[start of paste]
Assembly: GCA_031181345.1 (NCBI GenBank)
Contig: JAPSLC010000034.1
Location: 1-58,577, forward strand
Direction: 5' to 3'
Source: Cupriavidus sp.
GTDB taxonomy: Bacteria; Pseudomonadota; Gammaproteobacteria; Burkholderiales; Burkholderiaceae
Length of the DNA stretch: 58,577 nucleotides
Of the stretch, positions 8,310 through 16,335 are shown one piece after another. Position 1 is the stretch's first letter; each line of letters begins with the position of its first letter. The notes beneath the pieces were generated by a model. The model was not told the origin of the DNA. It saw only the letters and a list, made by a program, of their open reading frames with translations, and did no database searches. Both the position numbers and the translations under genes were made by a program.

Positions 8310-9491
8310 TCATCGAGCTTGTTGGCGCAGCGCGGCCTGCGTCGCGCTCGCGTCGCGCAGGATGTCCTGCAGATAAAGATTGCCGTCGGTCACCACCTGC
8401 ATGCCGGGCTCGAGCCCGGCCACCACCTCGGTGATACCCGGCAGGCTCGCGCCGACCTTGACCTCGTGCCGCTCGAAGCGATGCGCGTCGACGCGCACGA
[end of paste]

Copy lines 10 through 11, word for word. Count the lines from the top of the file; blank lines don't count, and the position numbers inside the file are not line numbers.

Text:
8310 TCATCGAGCTTGTTGGCGCAGCGCGGCCTGCGTCGCGCTCGCGTCGCGCAGGATGTCCTGCAGATAAAGATTGCCGTCGGTCACCACCTGC
8401 ATGCCGGGCTCGAGCCCGGCCACCACCTCGGTGATACCCGGCAGGCTCGCGCCGACCTTGACCTCGTGCCGCTCGAAGCGATGCGCGTCGACGCGCACGA